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Home » Opinion » Biz Commentary

Refinancing nod may tilt toward property firms eyeing end users

Recently, about 14 A-share listed China property developers suspended trading, pending potential announcement of refinancing activities in the A-share market.

This highlights a potential subtle change in government tightening for the property market — in the past, financing activities for A-share and H-share (listed in Hong Kong) developers of all types of products have been restricted. So far, applications for refinancing are more for building social housing and end-user commodity residential properties, and if these refinancing activities are approved, it would reaffirm our positive view on developers targeting end users.

The central government stated that it would like to maintain a stable and healthy property market. It has reiterated the strict implementation of home purchase restrictions and mortgage restrictions to constrain investment and speculation activities, and has requested local governments to implement additional tightening measures if property prices rise faster than GDP or disposable income growth.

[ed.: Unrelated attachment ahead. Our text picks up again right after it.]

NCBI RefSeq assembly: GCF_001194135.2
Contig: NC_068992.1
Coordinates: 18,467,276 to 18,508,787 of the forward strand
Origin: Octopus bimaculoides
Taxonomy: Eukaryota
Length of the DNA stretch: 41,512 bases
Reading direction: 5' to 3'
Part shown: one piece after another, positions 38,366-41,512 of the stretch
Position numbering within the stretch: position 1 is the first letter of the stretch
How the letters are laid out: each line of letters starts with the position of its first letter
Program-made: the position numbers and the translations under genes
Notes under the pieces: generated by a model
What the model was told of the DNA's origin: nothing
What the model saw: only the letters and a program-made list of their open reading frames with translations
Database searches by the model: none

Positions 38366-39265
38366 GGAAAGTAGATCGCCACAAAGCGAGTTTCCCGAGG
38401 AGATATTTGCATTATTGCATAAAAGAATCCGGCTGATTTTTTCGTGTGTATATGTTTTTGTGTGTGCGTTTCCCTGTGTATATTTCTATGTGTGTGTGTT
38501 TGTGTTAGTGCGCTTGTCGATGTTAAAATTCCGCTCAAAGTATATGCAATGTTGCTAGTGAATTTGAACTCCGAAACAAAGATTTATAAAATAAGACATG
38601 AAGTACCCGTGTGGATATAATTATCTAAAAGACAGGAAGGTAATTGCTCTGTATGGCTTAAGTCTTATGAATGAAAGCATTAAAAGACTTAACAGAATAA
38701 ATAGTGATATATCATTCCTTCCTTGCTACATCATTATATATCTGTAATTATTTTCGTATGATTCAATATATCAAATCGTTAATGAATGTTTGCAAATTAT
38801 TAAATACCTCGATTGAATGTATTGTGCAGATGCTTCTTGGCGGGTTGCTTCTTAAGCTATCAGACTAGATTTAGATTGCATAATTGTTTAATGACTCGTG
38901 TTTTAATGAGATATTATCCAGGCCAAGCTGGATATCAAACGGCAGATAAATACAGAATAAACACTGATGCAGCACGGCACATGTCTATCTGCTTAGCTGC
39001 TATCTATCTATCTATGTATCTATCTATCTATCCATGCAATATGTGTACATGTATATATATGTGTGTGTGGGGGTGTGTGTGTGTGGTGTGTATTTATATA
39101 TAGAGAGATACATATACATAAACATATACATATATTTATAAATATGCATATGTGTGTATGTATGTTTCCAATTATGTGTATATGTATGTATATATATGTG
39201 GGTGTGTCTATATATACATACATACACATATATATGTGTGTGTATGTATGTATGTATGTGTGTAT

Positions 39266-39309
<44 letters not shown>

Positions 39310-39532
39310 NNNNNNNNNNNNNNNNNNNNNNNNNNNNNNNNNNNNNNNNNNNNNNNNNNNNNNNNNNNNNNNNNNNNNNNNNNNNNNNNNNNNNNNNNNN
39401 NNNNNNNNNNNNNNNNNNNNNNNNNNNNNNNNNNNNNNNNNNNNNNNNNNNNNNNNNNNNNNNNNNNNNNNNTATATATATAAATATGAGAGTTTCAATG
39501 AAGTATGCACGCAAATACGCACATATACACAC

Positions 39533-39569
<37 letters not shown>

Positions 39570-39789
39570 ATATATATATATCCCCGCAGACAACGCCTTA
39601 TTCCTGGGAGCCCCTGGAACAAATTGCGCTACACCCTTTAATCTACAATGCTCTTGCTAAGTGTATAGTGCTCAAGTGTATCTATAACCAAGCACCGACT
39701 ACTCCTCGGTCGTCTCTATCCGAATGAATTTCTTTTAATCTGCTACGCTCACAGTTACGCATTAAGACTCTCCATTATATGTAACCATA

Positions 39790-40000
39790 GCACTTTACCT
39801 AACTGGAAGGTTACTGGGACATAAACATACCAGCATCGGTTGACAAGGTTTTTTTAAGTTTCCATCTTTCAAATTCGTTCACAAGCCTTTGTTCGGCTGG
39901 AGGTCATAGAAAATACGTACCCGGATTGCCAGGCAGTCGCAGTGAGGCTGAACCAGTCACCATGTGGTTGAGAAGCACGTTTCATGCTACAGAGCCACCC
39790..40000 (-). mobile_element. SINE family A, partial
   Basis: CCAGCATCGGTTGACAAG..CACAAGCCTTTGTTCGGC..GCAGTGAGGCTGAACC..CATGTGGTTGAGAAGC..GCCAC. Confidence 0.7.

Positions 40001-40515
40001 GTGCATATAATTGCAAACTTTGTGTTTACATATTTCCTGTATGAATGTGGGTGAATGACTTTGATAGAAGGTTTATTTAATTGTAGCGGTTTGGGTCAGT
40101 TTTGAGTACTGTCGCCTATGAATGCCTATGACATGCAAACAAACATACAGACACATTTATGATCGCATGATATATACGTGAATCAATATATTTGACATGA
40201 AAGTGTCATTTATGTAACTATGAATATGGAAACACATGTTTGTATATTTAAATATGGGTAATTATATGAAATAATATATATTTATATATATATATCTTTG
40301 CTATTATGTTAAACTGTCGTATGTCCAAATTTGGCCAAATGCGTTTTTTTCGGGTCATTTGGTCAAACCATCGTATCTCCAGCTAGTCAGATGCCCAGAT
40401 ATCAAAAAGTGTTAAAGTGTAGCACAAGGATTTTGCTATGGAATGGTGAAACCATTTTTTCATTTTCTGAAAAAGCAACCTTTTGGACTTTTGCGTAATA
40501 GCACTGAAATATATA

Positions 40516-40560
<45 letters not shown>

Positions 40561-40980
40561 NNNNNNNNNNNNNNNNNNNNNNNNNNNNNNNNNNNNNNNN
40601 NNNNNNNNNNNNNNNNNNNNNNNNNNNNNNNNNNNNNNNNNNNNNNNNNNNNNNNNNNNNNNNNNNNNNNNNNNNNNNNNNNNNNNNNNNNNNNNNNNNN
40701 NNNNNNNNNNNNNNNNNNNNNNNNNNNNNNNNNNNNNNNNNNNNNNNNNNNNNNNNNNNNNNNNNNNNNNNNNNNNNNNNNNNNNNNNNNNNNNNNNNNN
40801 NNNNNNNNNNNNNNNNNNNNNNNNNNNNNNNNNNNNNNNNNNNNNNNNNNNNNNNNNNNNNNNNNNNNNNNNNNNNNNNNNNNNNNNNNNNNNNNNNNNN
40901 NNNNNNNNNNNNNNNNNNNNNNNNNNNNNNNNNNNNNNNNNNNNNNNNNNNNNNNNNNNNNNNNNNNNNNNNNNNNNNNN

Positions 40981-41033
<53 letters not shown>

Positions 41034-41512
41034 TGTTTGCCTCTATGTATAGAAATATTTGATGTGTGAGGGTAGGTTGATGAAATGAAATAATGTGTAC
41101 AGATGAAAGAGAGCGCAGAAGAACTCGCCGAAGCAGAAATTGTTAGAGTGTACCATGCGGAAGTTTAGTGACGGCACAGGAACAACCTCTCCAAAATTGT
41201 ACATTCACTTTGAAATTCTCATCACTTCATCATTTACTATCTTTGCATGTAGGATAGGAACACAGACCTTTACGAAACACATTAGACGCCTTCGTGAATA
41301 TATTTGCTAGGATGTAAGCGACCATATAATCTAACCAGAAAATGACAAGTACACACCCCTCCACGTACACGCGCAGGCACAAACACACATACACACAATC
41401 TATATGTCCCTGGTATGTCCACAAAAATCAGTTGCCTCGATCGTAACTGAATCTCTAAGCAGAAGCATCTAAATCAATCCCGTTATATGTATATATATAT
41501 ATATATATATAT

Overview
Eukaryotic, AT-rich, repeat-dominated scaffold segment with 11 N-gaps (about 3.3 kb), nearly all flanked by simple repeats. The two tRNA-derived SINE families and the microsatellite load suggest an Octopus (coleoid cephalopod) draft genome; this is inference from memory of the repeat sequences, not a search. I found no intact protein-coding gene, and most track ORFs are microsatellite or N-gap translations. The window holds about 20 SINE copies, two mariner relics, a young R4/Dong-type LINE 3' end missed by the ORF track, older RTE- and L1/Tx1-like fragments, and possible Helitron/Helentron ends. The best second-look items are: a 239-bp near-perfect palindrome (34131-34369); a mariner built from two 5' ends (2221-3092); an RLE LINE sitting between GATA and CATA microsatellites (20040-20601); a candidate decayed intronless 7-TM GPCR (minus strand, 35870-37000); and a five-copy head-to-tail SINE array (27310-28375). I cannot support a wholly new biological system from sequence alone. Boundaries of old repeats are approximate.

Solid stance

This highlights the government’s solid stance on property prices. On the other hand, the potential relaxation of financing on social housing and end-user commodity residential properties should help encourage more construction activities in these two segments, and hence increase supply of these types of properties. The increase in supply should help stabilize property prices and at the same time support the central government’s push for urbanization and agriculture modernization.

However, it should be noted that bodies such as the China Securities Regulatory Commission may or may not have the authority to approve these refinancing applications from property companies.

In addition, all applications for refinancing may not be approved; these will likely be evaluated on a case-by-case basis.

More new types of housing should emerge and show faster growth.

Given the government’s push for urbanization and agriculture modernization, we expect continued structural change in the Chinese property market, and the following types of housing should see faster growth and higher volumes going forward: Social housing nationwide; Shanty town improvements (relocation housing) in tier-1 and big tier-2 cities; Urban-rural coordinated development projects in tier-2, 3, 4 cities; Old-village or old-town redevelopment in tier-1 cities; and End-user commodity residential properties in tier-2, 3, 4 cities.

Tony Tsang and Jason Ching are research analysts of Deutsche Bank. The opinions expressed are their own.

 


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